16. Weiner RB, Hutter AM, Wang F, Kim J, Weyman AE, Wood MJ, Picard MH, Baggish AL: The impact of endurance exercise training on left ventricular torsion. J Am Coll Cardiol Img. 2010, 3: 1001-1009.View ArticleGoogle Scholar
  17. Nottin S, Doucende G, Schuster-Beck I, Dauzat M, Obert P: Alteration in left ventricular normal and shear strains evaluated by 2D-strain echocardiography in the athlete’s heart. J Physiol. 2008, 586: 4721-4733.View ArticlePubMedPubMed CentralGoogle Scholar
  18. De Luca A, Stefani L, Pedrizzetti G, Pedri S, Galanti G: The effect of exercise training on left ventricular function in young elite athletes. Cardiovasc Ultrasound. 2011, 9: 27-View ArticlePubMedPubMed CentralGoogle Scholar
  19. Stefani L, De Luca A, Maffulli N, Mercuri R, Innocenti G, Suliman I, Toncelli L, Vono MC, Cappelli B, Pedri S, Pedrizzetti G, Galanti G: Speckle tracking for left ventricle performance in young athletes with bicuspid aortic valve and mild aortic regurgitation. Eur J Echocardiogr. 2009, 10: 527-531.View ArticlePubMedGoogle Scholar
  20. Hanssen H, Keithahn A, Hertel G, Drexel V, Stern H, Schuster T, Lorang D, Beer AJ, Schmidt-Trucksäss A, Nickel T, Weis M, Botnar R, Schwaiger M, Halle M: Magnetic resonance imaging, the myocardial injury and ventricular torsion after marathon running. Clin Sci. 2011, 120: 143-152.View ArticlePubMedGoogle Scholar
  21. Scott JM, Esch BT, Haykowsky MJ, Paterson I, Warburton DE, Chow K, Cheng Baron J, Lopaschuk GD, Thompson RB: Effects of high intensity exercise on biventricular function assessed by cardiac magnetic resonance imaging in endurance trained and normally active individuals. Am J Cardiol. 2010, 106: 278-283.View ArticlePubMedGoogle Scholar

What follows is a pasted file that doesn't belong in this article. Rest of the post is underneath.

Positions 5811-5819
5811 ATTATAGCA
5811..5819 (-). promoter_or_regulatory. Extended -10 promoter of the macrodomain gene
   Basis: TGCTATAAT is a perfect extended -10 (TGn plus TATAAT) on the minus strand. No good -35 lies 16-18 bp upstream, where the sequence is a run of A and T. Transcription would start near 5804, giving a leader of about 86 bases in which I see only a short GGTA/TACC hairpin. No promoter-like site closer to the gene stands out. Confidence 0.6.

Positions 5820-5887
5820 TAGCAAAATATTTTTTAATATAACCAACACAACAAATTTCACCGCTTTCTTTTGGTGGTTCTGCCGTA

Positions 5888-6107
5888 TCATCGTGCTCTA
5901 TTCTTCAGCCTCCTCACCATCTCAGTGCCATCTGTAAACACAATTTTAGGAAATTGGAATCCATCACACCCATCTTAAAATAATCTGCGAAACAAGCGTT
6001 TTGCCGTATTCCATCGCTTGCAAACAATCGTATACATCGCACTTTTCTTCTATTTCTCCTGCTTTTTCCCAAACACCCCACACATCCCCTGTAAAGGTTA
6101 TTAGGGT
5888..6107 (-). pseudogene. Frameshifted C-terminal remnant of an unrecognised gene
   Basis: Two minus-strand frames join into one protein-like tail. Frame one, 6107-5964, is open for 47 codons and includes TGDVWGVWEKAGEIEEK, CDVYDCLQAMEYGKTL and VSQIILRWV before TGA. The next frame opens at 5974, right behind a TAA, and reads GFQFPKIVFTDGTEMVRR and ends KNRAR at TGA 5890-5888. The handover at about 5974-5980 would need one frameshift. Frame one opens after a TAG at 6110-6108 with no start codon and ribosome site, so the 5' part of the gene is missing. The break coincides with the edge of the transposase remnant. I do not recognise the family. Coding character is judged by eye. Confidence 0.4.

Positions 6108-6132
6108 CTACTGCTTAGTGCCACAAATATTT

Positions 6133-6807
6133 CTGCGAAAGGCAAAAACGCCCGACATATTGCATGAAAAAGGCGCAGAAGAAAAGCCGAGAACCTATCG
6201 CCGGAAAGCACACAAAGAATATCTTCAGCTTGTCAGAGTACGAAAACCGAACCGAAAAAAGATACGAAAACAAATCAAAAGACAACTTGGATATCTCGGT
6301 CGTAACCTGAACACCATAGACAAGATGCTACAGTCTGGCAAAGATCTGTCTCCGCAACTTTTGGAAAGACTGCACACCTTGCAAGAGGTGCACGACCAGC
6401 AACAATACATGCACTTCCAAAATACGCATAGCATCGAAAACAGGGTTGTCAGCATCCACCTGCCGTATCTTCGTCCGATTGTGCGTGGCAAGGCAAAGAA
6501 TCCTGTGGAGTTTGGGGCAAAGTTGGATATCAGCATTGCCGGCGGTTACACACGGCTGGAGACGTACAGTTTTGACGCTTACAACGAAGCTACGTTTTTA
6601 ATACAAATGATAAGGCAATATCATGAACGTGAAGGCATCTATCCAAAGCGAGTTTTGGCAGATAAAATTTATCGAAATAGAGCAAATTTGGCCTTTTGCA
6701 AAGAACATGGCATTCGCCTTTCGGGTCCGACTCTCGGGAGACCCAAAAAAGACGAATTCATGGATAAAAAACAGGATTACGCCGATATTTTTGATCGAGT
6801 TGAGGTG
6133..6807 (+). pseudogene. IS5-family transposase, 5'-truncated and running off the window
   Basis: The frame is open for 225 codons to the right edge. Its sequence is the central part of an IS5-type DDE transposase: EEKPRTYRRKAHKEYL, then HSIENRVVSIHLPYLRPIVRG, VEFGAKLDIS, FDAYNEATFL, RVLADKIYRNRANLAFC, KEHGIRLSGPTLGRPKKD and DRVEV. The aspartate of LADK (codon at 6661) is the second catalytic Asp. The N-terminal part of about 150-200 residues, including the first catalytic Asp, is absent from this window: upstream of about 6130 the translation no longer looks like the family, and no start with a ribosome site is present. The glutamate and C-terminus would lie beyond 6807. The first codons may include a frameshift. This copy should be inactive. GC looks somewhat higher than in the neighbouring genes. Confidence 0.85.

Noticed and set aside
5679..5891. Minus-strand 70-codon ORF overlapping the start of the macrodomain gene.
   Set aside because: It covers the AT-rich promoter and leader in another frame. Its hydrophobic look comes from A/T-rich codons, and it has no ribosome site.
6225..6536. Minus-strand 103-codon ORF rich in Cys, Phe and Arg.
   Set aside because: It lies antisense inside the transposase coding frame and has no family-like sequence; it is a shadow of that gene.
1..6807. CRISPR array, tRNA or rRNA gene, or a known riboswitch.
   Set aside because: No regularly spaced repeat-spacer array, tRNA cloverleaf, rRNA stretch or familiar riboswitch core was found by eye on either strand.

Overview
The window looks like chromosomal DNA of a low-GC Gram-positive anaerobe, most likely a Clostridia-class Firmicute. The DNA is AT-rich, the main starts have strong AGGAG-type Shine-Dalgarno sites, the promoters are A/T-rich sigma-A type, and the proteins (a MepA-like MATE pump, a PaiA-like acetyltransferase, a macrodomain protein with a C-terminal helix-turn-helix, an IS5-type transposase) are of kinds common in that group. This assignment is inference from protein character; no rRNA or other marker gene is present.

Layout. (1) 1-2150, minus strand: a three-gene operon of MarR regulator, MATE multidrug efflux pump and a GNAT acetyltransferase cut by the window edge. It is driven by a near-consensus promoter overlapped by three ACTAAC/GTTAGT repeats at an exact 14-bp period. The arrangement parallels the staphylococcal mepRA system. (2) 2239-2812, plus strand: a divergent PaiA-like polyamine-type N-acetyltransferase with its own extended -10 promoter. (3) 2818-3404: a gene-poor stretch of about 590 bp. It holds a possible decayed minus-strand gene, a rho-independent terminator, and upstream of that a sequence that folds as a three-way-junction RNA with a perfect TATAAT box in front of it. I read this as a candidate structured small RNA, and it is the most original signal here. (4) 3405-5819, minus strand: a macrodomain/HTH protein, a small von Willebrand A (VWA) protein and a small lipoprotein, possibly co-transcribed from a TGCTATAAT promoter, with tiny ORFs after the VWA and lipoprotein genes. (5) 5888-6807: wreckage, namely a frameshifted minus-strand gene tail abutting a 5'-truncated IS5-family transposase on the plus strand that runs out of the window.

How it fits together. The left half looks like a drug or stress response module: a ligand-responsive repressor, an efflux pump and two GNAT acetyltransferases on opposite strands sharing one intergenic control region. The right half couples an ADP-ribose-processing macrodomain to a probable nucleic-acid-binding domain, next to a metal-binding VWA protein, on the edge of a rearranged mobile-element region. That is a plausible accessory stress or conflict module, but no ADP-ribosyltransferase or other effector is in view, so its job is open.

22. Greenbaum RA, Ho SY, Gibson DG, Becker AE, Anderson RH: Left ventricular fiber architecture in man. Br Heart J. 1981, 45: 248-263.View ArticlePubMedPubMed CentralGoogle Scholar
  23. Neilan TG, Ton-Nu TT, Jassal DS, Popovic ZB, Douglas PS, Halpern EF, Marshall JE, Thomas JD, Picard MH, Yoerger DM, Wood MJ: Myocardial adaptation to short-term high-intensity exercise in highly trained athletes. J Am Soc Echocardiogr. 2006, 19: 1280-1285.View ArticlePubMedGoogle Scholar

Copyright

© Stefani et al.; licensee BioMed Central Ltd. 2014

This article is published under license to BioMed Central Ltd. This is an Open Access article distributed under the terms of the Creative Commons Attribution License (http://creativecommons.org/licenses/by/4.0), which permits unrestricted use, distribution, and reproduction in any medium, provided the original work is properly credited. The Creative Commons Public Domain Dedication waiver (http://creativecommons.org/publicdomain/zero/1.0/) applies to the data made available in this article, unless otherwise stated.

Advertisement